Also significantly, in 2009 he spoke highly of a pope named Celestine V, who resigned in 1294 at the same age as Benedict and became a hermit. Benedict even left his own pallium (a white cloth and sign of his episcopal authority) on the tomb of Celestine. To some it was a clear sign that he was considering following Celestine and resigning.
As I wrote in an article when he was elected: “At 78, it is obvious that his reign as pope will not be a very long one. The Vatican did not want another long pontificate like that of John Paul II, the third longest in history, who was a comparatively young man when he was elected. The world is undergoing very rapid changes, and to a very great degree the Vatican has always checked to see which way the winds of change are blowing, and reacted accordingly. The last thing the Vatican needs is to be stuck with a pope who will live many long years, unbendingly following the same policies with which he began his reign even though the world might have moved on since then.”
But even so, were his age and his health the real (or the only) reasons for his decision? Or was there something far more sinister behind it?
The Papacy of Benedict XVI
Before seeking an answer to this question, let us briefly consider the reign of this present Antichrist:
Benedict XVI presided over a “Church” that was rocked by a scandal of such magnitude that it was potentially able to damage the institution in a way that nothing has done since the Protestant Reformation: the worldwide sexual abuse of children by its priests. And the cold fact is that despite shedding crocodile tears with victims and issuing stern warnings and rebukes, he did very little to improve the situation, with the scandal even swirling around himself, at the very least regarding his protection of guilty priests. He did not act against bishops who ignored or covered up the abuse committed by priests under their charge. It is clear that he turned a blind eye to the revelations of such sexual abuse when he deemed it prudent to do so.
There were other setbacks. He angered many Jews by calling for a Palestinian state and promoting the canonisation of Pius XII, the wartime pope who was pro-Nazi; and he angered Muslims as well on several occasions, for example when he called some of Mohammed’s teaching evil. There were also scandals involving the Vatican Bank and money laundering, and the “Vatileaks” scandal as it was called, involving Benedict’s own butler, who stole Benedict’s personal correspondence and leaked the documents to a journalist, saying there was “evil and corruption” within the Vatican.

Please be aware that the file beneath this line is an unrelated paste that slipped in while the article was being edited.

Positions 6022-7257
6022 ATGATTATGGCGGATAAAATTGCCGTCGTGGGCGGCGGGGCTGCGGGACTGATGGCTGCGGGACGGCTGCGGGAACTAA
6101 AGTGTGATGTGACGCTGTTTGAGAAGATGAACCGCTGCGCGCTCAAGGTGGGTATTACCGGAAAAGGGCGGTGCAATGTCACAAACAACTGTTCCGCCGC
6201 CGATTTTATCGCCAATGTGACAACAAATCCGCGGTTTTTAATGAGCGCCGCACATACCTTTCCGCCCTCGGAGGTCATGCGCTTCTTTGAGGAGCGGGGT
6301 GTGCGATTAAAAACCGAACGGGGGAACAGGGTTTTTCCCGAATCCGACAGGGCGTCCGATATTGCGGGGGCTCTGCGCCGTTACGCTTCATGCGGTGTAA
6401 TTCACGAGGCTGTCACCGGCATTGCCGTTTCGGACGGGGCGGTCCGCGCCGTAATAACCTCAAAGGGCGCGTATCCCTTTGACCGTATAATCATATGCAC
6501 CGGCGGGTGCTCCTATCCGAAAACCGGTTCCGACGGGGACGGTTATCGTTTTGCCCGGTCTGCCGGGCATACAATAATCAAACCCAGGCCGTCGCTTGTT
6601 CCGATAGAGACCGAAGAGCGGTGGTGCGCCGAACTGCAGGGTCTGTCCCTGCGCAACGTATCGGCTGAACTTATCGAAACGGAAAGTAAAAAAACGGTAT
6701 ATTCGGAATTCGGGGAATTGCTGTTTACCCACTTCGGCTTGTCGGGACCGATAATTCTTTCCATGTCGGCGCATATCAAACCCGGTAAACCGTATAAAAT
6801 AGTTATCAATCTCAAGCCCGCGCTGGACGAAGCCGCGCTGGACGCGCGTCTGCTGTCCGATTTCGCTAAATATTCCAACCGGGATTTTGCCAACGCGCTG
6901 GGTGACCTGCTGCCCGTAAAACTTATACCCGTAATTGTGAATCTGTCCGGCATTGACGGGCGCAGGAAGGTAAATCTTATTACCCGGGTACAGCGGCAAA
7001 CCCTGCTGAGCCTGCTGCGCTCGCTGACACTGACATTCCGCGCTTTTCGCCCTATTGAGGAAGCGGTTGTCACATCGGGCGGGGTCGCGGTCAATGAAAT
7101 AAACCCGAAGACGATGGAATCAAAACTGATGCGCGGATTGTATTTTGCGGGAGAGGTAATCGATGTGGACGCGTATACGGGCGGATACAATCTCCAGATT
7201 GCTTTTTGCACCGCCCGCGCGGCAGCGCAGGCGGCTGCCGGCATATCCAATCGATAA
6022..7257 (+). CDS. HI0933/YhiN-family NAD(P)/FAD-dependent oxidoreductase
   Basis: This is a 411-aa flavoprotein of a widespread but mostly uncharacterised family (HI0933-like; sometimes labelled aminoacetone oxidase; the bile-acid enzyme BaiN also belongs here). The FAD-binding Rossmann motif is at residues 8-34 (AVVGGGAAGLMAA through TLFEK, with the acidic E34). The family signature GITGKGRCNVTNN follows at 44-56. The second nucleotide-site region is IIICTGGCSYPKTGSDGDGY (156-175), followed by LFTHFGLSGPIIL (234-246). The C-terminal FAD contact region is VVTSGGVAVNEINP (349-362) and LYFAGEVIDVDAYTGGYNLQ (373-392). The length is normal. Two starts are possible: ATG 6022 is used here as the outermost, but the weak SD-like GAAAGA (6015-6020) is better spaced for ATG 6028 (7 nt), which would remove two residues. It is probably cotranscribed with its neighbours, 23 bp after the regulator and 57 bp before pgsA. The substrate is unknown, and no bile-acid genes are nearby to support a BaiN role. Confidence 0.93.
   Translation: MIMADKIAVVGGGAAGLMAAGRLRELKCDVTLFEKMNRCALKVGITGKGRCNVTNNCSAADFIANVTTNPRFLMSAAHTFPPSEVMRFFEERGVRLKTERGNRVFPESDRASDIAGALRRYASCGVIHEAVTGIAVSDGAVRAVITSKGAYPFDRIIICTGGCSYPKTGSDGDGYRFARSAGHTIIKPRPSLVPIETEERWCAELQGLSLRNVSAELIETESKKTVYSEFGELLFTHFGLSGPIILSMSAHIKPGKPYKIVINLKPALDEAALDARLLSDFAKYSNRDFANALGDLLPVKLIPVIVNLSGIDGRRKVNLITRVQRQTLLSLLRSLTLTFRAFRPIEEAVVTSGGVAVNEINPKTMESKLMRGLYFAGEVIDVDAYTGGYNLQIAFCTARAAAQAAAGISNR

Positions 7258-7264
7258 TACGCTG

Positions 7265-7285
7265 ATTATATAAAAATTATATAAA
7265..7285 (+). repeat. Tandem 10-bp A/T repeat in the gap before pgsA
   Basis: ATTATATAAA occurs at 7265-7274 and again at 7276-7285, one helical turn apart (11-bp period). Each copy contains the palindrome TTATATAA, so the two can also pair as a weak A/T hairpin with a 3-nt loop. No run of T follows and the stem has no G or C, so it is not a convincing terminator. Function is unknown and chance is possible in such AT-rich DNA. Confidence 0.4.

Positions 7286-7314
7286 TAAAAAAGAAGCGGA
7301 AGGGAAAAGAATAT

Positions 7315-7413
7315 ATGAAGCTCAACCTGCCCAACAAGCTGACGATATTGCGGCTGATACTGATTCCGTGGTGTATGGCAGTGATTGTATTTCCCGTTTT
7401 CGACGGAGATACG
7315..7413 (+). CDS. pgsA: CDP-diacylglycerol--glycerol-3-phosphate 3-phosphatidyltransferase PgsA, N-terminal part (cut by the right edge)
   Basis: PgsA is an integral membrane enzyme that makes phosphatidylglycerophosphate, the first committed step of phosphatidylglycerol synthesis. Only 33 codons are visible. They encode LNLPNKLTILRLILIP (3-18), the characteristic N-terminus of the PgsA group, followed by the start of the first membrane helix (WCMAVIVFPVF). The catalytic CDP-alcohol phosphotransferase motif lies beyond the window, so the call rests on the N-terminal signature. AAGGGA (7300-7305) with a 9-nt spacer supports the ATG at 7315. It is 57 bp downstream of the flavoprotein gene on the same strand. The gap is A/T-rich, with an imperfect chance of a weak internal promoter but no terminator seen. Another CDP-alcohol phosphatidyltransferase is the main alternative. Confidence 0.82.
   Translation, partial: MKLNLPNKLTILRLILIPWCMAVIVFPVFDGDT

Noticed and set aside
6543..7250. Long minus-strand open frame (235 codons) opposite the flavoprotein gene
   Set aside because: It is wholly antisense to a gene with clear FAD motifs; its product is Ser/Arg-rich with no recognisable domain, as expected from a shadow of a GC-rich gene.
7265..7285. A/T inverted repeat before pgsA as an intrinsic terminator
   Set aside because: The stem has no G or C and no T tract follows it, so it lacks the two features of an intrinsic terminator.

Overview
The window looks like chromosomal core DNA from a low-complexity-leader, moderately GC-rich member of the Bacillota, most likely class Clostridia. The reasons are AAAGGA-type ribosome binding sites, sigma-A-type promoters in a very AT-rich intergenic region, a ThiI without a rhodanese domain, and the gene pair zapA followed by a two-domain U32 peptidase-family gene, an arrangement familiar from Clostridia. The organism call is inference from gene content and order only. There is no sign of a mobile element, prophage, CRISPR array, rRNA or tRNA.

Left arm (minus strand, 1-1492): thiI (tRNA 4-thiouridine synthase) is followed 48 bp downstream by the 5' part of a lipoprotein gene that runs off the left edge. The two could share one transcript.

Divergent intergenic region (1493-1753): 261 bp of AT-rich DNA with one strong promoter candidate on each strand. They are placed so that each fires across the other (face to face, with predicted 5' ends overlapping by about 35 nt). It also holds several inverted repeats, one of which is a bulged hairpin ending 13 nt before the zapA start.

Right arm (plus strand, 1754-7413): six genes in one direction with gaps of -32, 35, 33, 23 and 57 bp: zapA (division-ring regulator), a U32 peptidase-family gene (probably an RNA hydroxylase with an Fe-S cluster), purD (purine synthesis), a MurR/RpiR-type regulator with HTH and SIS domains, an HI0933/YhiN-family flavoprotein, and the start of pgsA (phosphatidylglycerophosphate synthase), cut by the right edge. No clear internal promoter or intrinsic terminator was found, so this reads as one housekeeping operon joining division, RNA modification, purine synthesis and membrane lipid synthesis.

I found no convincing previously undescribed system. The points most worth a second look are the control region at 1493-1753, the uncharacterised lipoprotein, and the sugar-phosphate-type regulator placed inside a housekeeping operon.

However, he also had a number of successes, as far as the Vatican was concerned. He pleased conservative Roman Catholics by taking a hardline approach to issues which, under John Paul II, had been dealt with in what was, to their minds, a too liberal fashion. As I have written about on a number of occasions, as referenced below:
He created the mechanism for Anglicans who were disenchanted with their “church” because of the ordination of women and sodomites to be welcomed into the Roman fold, further weakening an already severely weakened Anglican institution and thereby taking a giant step towards the eventual annihilation of Anglicanism, a long-term goal of the Vatican. His official visit to Britain in 2010 was nothing less than a triumphant victory procession, showing that Rome’s plans for the eventual total re-conquest of that once-Protestant land were now well advanced. He abolished the ancient Romish teaching of limbo, and beatified his predecessor John Paul II swiftly, which pleased millions of his followers. He also continued somewhat with the interfaith overtures of his predecessor, holding an interfaith event at Assisi like John Paul II had done, visiting a Jewish synagogue in Rome, praying at the Nazi death camp of Auschwitz-Birkenau, all of which impressed and pleased many Jews, and attending a mosque in Turkey. And he promoted the concept of a Marxist New World Order, revealing that, while theologically conservative, he was politically and economically liberal at times and was laying the groundwork for a world ruled by a future Roman pope.